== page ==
Happy Independence Day

I bought some new underwear recently. From the Gap, so no surprises, right? But look at this:

underwear

Can you believe that label? It’s four labels long. Need to know how to wash these underpants in Hungarian? You’re in luck. Because this label contains washing instructions in more than twenty languages. (Including both French and Canadian French. The Canadian French washing instructions are considerably more complex. But I digress.)

According to the Daily Mail (don’t judge), labels like this one are a new European Union requirement. As of 2014, if an item of clothing will be sold in an EU country – or might be sold in an EU country – it must have information printed in the language of that country.

That, to me, is an incredible amount of regulation regarding my underpants. It makes me homesick for the US, where the government would never support an intrusion like that into my… um…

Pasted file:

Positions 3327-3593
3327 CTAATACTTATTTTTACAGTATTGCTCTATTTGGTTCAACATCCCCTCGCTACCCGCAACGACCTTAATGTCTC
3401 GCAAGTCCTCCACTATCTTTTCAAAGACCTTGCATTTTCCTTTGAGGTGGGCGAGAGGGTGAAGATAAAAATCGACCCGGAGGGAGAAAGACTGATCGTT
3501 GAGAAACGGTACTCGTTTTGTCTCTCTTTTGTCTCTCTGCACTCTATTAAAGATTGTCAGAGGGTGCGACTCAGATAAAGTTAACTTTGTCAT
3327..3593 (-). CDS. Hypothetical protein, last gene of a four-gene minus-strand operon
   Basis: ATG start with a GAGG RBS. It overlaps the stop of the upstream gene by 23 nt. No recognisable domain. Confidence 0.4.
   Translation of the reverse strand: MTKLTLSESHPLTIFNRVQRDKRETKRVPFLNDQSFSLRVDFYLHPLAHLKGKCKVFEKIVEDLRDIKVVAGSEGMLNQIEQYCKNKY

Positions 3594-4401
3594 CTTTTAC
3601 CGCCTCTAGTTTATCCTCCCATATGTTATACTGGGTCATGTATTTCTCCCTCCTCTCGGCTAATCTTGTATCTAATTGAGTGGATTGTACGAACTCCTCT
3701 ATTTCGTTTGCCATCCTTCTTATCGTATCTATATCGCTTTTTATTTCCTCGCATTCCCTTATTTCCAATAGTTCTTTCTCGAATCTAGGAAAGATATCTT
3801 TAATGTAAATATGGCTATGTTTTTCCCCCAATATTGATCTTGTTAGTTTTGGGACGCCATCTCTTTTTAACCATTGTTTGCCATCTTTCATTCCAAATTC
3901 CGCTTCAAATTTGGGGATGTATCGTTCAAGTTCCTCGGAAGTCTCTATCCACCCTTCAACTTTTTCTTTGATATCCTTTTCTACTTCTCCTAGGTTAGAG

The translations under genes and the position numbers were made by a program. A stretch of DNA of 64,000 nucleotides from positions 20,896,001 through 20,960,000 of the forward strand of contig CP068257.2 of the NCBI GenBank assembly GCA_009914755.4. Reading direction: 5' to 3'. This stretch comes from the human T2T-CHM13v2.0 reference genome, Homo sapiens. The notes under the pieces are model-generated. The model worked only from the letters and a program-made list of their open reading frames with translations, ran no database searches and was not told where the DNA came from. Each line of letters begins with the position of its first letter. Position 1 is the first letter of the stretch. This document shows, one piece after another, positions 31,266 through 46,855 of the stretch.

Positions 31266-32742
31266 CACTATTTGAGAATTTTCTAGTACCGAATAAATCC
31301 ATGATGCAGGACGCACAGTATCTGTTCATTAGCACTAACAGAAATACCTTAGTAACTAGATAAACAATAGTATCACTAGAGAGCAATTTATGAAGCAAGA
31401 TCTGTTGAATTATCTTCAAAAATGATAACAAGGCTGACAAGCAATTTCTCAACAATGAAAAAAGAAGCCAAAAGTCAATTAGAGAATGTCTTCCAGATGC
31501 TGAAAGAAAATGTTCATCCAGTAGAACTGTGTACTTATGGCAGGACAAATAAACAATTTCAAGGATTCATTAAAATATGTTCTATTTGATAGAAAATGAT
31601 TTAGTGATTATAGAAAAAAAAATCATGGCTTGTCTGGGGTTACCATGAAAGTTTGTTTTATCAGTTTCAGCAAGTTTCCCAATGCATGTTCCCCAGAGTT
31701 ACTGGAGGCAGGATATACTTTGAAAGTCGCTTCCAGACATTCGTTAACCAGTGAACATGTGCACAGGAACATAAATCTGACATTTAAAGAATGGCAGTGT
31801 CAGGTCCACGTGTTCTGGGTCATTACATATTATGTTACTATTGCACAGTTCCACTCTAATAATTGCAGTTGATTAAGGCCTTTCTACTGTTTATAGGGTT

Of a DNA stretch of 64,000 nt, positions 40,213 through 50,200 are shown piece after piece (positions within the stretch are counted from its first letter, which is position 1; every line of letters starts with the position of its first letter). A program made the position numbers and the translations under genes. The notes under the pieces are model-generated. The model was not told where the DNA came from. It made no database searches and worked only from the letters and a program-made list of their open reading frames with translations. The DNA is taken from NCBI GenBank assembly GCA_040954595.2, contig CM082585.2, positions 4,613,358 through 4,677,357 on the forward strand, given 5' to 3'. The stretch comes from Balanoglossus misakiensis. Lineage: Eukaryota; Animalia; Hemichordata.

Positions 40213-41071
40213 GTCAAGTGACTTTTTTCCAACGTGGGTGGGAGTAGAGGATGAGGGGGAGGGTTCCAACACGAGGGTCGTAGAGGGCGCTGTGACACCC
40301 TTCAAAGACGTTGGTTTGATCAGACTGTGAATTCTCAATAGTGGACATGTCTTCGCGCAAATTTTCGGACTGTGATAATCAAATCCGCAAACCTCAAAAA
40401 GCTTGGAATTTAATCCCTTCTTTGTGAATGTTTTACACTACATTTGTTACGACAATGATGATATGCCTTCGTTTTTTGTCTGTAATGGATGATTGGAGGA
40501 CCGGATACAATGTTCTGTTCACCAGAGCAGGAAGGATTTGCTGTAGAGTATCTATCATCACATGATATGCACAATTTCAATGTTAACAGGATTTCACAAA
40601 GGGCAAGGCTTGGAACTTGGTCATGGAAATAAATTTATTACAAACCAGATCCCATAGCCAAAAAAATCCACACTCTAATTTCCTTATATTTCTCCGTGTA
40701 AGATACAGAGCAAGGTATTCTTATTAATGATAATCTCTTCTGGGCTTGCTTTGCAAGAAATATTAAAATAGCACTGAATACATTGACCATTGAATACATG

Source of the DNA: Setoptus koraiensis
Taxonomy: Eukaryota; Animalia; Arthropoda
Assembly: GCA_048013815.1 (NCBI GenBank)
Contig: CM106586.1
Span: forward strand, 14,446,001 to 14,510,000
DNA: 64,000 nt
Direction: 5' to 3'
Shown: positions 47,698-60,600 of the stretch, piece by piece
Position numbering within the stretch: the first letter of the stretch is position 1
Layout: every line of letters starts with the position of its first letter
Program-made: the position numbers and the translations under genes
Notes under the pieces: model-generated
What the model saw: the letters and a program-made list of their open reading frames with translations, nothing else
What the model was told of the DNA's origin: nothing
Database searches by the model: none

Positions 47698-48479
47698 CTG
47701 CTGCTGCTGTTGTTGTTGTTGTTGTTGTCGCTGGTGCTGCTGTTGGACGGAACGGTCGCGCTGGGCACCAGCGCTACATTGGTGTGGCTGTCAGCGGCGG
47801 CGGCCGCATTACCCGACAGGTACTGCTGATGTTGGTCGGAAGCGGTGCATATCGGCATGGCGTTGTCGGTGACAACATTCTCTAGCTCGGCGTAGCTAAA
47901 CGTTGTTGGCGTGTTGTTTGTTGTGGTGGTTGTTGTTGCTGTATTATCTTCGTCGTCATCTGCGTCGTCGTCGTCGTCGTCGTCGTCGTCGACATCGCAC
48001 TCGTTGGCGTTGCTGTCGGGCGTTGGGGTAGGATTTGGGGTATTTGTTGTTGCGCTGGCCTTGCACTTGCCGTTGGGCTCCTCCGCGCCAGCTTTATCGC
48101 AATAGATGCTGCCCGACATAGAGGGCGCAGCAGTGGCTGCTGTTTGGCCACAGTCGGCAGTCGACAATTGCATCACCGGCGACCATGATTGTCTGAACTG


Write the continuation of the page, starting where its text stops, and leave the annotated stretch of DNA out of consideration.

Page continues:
Yeah. Never mind.

Happy Independence Day!

Trip to Arran

We recently spent a week on the Isle of Arran. That’s in Scotland. Really.

tropical

No, really. See?

Lochranza Castle

We saw many things. The baby was kind enough to wake us up in time to see the sun rise over the Firth of Clyde. At 4:27 am.

sunrise

We also saw standing stones at Machrie Moor.

Machrie moor standing stones

And Ireland, from the top of Goat Fell.

view from Goat Fell

Here, let me help you out with that. It’s the bit of land way at the back. See?

view from Goat Fell - Ireland

Three years old

As of Tuesday, I have a three year old.

kid on bike

Some days I want to write down every single thing he says so I can remember it all forever.

Kid: “Take your face off and put it on the apple.”
Me: “But then I won’t have a face.”
Kid: “Then you won’t be able to yell at me.”

Some days I don’t.